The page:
It is accurate to state that in parts of the Bay, sediment is in short supply in order to re-establish critical wetlands for climate change and sea level rise adaptation, air and water quality, habitat restoration and the overall health of the San Francisco Bay and Delta. In addition, the lack of sediment is critical to the re-building of the levees that protect critical economic interests and infrastructure such as waste water treatment facilities, road, rail lines, ports, airports, homes, and businesses. The economic impacts to infrastructure from climate change and the potential beneficial reuse of sediment needs to be evaluated from the following perspectives: (1) Extent of exposure (2) Determining what is critical to save (3) Climate change related stresses (4) Assessing levels of vulnerability, and (5) Risk assessment.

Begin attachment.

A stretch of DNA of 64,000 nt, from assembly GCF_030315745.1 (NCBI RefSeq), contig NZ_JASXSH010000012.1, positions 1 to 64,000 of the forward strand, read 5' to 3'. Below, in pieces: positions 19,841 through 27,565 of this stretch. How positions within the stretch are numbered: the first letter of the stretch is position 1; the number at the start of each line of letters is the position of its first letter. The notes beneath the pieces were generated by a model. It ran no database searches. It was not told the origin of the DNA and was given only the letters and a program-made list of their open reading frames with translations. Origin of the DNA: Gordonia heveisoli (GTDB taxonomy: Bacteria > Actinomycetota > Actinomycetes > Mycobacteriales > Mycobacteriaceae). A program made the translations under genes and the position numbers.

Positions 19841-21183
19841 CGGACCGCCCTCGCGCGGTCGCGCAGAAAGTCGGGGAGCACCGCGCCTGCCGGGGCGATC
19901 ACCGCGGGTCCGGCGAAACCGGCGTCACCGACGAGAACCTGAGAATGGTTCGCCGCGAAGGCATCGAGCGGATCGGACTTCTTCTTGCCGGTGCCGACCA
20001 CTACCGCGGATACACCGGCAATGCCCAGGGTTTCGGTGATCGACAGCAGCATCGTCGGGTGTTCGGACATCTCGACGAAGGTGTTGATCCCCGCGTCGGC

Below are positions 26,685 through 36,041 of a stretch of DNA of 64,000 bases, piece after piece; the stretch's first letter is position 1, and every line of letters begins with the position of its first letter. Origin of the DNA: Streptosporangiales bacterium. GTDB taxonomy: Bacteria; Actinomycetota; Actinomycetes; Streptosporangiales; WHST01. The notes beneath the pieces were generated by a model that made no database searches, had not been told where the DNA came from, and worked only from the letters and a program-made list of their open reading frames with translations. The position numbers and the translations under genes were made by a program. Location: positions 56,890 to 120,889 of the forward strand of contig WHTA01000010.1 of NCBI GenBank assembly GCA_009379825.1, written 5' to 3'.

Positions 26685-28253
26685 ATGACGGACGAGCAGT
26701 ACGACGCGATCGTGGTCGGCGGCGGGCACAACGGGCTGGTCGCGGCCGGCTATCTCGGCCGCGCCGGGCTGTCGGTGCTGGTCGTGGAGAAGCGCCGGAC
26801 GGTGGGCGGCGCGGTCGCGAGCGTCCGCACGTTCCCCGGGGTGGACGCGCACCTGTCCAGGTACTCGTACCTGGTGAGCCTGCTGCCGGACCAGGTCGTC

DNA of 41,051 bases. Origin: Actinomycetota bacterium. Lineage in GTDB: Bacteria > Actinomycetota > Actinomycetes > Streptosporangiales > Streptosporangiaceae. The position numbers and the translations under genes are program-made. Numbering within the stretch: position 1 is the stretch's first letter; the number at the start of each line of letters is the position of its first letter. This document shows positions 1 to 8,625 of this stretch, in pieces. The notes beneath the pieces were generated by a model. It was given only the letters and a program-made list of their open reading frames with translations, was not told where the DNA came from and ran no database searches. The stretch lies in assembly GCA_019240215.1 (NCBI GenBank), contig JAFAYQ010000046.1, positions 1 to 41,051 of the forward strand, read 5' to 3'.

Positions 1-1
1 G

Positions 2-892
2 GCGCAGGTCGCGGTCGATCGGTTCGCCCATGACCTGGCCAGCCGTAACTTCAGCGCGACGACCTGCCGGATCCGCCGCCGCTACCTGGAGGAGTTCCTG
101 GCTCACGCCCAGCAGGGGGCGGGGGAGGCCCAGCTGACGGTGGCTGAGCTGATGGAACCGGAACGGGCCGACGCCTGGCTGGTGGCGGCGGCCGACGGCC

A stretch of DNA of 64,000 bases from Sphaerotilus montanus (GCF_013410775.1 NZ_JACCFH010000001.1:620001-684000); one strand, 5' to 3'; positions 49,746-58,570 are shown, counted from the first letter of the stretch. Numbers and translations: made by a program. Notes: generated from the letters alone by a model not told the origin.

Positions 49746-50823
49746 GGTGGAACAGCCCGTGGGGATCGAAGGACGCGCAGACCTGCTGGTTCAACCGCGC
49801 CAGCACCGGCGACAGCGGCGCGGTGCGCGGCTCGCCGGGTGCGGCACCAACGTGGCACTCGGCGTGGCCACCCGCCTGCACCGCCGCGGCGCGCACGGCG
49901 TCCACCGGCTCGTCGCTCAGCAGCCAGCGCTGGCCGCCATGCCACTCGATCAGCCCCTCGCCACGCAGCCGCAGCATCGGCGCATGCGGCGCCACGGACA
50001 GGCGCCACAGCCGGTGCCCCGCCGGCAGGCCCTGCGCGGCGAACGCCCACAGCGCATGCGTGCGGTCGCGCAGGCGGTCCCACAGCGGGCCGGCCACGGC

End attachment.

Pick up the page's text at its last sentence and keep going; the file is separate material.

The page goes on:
Sediment reuse alone is not going to solve the problems that we currently face, or the pending or still unknown consequences of climate change. Reuse needs to be integrated into a Bay-wide plan that also includes funding. With the current ban on earmarks on Congressional legislation, it would be helpful if LTMS would allow dredge applicants the option to propose LTMS data gap studies as credit towards their 20-40-40 requirement until the earmark moratorium is changed. This could be achieved by the validation of current sediment transport modeling using sediment particle labeling during an in-Bay disposal event, or with additional plume monitoring. This would allow for larger projects to keep the cost of the studies significantly below the additional cost per yard necessary to haul material to SFDODS or beneficial use sites.